How to Keep Geese Out of Your Yard (10 Safe & Humane Tips)
Geese are beneficial to the ecosystem and are also fun to watch—when they are not trespassing on your property. Having wild geese on your property can spell trouble for you and your family, especially if you have young ones. However, this should not warrant any inhumane methods of getting rid of them.
Since they are migratory birds, they will only bother you in certain seasons, which is why you should proceed with caution. They are also federally protected and killing them, or any act of cruelty towards them is a criminal offense. Luckily, you can use several safe methods to get rid of wild geese in your yard.
What Attracts Geese to Your Yard?
Before we discuss how you can get rid of them, let’s look at some of the things that might attract geese to your yard. In some cases, all you have to do is remove the main attraction to get rid of them.
Like other animals and birds, geese will typically nest in a place where food is readily available. They like to feed on small grains, berries, and seeds, and this may be the main attraction, especially if you have free-range chicken since they typically like to feed on the same things.
Geese love spending time in beautiful landscapes. If your property is near a pond they are more likely to nest there. It also makes it easy for them to find food. This is more common with the geese that do not migrate since they want to be close to a food source all year round.
Geese travel in large groups, and having a large water source in your yard, like a pond or lake, will automatically attract them. They are huge fans of swimming and love munching on aquatic plants found just below the water’s surface.
The 10 Humane Tips to Keep Geese Out of Your Yard
If you are sick of geese gathering in your yard, prepare to evict them for good. The less hospitable your yard is, the more likely they will move out and look for a home elsewhere. These simple methods will get them out of your yard and prevent them from returning during the next migration.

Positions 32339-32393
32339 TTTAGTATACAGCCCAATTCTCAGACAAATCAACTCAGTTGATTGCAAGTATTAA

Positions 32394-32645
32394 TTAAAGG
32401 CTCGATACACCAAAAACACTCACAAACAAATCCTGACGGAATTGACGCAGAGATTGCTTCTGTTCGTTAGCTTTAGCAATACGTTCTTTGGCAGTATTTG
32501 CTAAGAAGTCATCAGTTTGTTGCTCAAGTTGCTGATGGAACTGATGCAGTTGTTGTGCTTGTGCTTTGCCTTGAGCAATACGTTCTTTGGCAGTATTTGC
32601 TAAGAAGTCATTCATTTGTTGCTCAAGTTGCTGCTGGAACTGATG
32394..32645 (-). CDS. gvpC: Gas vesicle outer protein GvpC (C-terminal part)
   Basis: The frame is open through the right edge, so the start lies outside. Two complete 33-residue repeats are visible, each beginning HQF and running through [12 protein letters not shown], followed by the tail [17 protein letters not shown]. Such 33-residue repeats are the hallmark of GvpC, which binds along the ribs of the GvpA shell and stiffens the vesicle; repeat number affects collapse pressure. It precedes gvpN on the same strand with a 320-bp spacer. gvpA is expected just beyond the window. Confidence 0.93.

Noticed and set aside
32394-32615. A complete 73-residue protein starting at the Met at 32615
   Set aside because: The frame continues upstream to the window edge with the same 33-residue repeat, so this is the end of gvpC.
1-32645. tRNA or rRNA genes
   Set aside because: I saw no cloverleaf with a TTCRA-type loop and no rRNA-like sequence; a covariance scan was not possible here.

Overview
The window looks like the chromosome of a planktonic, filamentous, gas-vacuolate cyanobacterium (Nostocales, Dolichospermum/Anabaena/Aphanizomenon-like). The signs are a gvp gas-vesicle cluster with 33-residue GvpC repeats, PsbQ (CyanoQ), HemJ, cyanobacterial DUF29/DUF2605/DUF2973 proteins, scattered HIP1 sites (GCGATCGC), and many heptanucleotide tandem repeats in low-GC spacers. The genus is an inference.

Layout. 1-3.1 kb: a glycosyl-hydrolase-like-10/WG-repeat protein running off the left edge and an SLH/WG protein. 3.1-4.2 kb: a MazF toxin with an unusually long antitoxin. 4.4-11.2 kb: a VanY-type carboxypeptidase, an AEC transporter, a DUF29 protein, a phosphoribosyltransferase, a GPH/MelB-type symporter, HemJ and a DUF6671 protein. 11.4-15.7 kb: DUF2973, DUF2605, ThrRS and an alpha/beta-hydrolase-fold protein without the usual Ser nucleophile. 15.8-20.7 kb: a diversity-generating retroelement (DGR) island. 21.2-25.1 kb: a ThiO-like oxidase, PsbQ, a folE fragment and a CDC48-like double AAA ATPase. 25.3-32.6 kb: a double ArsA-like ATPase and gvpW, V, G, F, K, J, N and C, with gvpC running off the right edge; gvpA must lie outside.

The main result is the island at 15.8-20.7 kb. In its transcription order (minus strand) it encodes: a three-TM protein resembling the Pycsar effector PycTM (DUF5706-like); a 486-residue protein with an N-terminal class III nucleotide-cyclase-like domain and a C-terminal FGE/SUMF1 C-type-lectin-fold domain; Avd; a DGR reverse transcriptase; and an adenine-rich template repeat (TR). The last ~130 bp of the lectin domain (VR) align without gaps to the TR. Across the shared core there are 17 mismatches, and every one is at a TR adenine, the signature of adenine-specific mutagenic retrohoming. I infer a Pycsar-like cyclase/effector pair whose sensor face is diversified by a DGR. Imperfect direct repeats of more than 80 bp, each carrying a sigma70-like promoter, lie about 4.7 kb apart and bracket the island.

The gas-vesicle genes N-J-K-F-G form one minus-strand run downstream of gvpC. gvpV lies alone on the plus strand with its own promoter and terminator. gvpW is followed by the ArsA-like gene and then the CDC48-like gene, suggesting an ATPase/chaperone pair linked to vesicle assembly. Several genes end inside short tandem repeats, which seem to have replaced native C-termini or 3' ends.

1. Get Rid of the Turfgrass
This may be hard to take in if you love having your lawn covered by grass. However, you should consider reducing the area under grass cover and replacing it with rocks, mulch, and native plants. The native plants will attract numerous pollinators to your garden/ yard as you have a colorful yard when they bloom, as a bonus.
If you don’t want to get rid of the aesthetic your grass provides, you can consider alternative lawn ideas. Most of them require less maintenance and will thus save you the time and energy you’d have used to mow the grass.
2. Build a Fence
The perfect geese deterrent fence only needs to be about 2 to 3 feet tall. This is especially important if you have a water or food source near your yard since it interrupts the pathway. If the geese only visit seasonally, you can put up a temporary fence and remove it once they have migrated.
3. Use Decoys
Goose deterrent decoys mimic their natural predators and keep them off your property. Geese are afraid of dogs, coyotes, alligators, owls, and swans, and getting a decoy of any of these animals will do the trick. Ensure you place the decoys around your yard in areas that are clearly visible from aerial view.
You can also tuck the decoys in areas where the geese net and feed. The more life-like the decoys, the better. However, it’s crucial to note that decoys are only sometimes effective, especially if they are stationary, and work best alongside other methods.